The Astana Court of Appeals sanctions the extension of Serikzhan Bilash’s house arrest by another month [translation]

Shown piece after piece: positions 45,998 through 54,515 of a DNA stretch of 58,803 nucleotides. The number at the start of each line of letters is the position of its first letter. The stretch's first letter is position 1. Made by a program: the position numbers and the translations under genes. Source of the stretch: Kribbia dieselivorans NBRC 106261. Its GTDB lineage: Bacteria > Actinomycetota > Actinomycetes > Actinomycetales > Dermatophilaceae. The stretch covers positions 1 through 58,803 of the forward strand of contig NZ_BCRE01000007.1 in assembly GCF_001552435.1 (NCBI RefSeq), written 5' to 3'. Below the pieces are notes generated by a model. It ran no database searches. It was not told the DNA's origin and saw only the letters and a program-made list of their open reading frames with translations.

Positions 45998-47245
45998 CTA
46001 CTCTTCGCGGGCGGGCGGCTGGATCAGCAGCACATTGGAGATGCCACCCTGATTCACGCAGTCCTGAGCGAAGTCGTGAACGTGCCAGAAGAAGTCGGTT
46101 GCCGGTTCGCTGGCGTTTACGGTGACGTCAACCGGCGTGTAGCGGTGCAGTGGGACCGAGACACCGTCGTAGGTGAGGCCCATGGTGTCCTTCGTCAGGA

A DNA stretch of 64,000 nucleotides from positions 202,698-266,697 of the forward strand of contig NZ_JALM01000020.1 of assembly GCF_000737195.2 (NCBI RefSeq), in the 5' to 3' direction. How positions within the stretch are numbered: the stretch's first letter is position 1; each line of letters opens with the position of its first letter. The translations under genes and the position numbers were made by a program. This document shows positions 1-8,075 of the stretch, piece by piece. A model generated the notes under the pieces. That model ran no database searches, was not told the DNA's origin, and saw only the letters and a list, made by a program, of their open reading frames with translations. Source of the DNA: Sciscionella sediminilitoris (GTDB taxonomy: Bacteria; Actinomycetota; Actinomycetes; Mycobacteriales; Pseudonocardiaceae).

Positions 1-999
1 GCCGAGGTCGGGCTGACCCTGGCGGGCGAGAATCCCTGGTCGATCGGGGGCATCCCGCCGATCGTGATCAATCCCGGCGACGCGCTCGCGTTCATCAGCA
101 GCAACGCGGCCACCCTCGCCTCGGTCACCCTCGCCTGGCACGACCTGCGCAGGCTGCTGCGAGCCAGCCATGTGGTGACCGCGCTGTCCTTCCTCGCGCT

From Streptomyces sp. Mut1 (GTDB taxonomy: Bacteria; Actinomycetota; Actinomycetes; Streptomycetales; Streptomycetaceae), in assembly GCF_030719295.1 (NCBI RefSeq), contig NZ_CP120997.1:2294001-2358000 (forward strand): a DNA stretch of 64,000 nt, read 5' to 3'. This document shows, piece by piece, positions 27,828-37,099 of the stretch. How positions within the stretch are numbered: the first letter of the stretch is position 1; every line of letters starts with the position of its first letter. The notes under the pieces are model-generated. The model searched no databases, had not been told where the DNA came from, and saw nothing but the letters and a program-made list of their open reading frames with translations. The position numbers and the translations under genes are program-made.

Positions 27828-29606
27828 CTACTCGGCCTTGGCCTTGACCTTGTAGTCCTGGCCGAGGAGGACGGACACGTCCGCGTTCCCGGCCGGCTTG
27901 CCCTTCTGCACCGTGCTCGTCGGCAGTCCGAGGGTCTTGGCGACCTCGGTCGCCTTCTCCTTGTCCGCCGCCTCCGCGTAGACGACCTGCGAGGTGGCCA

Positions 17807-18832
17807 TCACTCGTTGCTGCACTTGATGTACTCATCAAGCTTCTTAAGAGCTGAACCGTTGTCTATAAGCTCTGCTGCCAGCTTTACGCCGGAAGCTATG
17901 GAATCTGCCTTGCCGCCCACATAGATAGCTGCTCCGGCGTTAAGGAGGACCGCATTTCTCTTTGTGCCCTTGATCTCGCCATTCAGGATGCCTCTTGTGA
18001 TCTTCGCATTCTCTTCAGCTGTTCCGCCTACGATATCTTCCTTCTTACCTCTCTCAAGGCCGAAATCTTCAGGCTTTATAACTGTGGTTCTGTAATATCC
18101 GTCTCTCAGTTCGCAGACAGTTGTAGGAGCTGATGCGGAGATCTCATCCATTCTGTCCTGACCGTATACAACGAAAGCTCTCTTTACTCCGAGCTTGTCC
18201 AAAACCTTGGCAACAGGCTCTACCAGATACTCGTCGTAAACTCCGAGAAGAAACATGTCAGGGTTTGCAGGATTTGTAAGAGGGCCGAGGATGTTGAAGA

The Astana Court of Appeals (its official name) dismissed the appeals of Almaty resident Serikzhan Bilash – the famous human rights defender for ethnic Kazakhs in China and leader of the unregistered organization “Atajurt Eriktileri” – and his lawyer, Aiman Umarova, in Nur-Sultan today. The appeals court has left unchanged the decision of the investigative court to extend his under house arrest in the capital until June 10.Bilash is being accused of “inciting ethnic hatred” (Section 2 of Article 174 of the legal code). The judge, Baqytzhan Toganbaev, justified his decree on the grounds that the investigation is still ongoing – specifically, that the expert assessment is not yet complete. He stated that, in accordance with the decree, the investigative court’s decision would go into force immediately, with today’s court order final and not open to appeal.As Bilash’s lawyer, Umarova – taking part in today’s court proceedings via videoconference from her home in Almaty – brought to the appeals court’s attention that the trial court had, in her opinion, dismissed unlawfully and groundlessly her request to transfer her client from Nur-Sultan to Almaty, so that he could be kept under house arrest at his place of residence. Umarova bolstered her arguments by saying that Bilash was not interfering with the investigation and that he had his family in Almaty – his wife and two small children. She also brought to the court’s attention the fact that the trial court essentially ignored the defense’s request to have Bilash released on bail.Brought to attend today’s appeals court session, Bilash said that he agreed with all of his lawyer’s points.Prosecutor Ernazarov, acting as the delegate at the appeals session, stated that the trial court had made its decision within the Criminal Procedure Code framework, asking that the appeals court leave the investigative court’s decision unchanged and dismiss Bilash’s appeal.Dozens of Bilash’s supporters came to attend today’s session. Though declared as open to the public, it was initially decided that only a small portion of the supporters be allowed in. However, the judge allowed everyone wishing to enter into the hearing room following Umarova’s categorical objection – something evident from the live transmission that she organized on Facebook.At the earlier trial court session, Bilash had stated that – following his being taken to the capital from Almaty on March 10 – he had been subjected to pressure intended to make him denounce Mukhtar Ablyazov, dismiss Umarova as his lawyer, and provide the evidence that the investigation wanted. At that same time, Bilash also stated that the case against him was politically motivated.Bilash was arrested in Almaty and taken to the capital in the early hours of March 10. The next day, the investigative court ordered to have Bilash transferred to house arrest and forbid him from leaving the city. In that same day, the capital’s prosecutor’s office stated that Bilash’s arrest was linked to the suspicion that he had supposedly made public calls to “jihad”. The word, which in the Islamic context means “diligence in the path towards God”, was used in the prosecutor’s office’s message as referring to “war against ethnic Chinese” – which, according to the supervisory body, is what Bilash was calling to.Concurrently, there was also a search at the “Atajurt Eriktileri” organization’s office in Almaty, with the office sealed thereafter. It would only reopen on April 2. According to the organization’s representatives, however, the police never returned the electronic media they had seized, nor a number of important documents.Umarova has on several occasions talked of how her client was being pressured – following his transfer from Almaty to Nur-Sultan – something that he himself brought up at the investigative court session on May 5. According to Umarova, the investigation made several unsuccessful attempts to keep her out of Bilash’s case, before she was once more allowed access to him. Following the conclusion of the appeals court session today, Umarova told an Azattyq reporter that today’s court decision stands in violation of Article 146 of the Criminal Procedure Code, which states that a person should be kept under house arrest at their place of residence.Bilash’s arrest and his subsequent transfer to the capital have elicited a large public response, with leading Western media covering the events around him. The American journal Foreign Policy called the “Atajurt Eriktileri” organization “one of the few windows into a sealed region [Xinjiang]”, where the “vast network of internment camps” has been “estimated to hold somewhere between 800,000 and 2 million people”. The publication viewed the persecution against Bilash as a move “against one of the largest firsthand resources of information about Beijing’s internment system and silencing a prominent local critic of China’s policies”. On March 13, the Kazakhstan International Bureau for Human Rights and the Norwegian Helsinki Committee issued a joint statement regarding the “situation of ‘Atajurt Eriktileri’ leader Serikzhan Bilash”, in which they called for the activist to be released.“Serikzhan Bilash has done an admirable job providing a voice to the voiceless and exposing large-scale human rights violations,” read the words of Secretary General of the Norwegian Helsinki Committee, Bjørn Engesland, as part of the statement. “Instead of arbitrary punishment, his efforts should be met with commendation. We demand that Astana release him immediately.” Bilash is famous for his work on defending the rights of Kazakhs in Xinjiang, with his “Atajurt Eriktileri” organization (also known as “Atajurt”) having been one of the first to raise the issue of the repression of ethnic minorities in China and the “political re-education camps” there. Over the course of the past two years, Bilash and his organization have organized a number of press conferences, inviting journalists from both Kazakhstan and abroad. The participants in these conferences talked about the pressure on their relatives in China, about the “camps”, and about the difficulties in obtaining permission to leave China.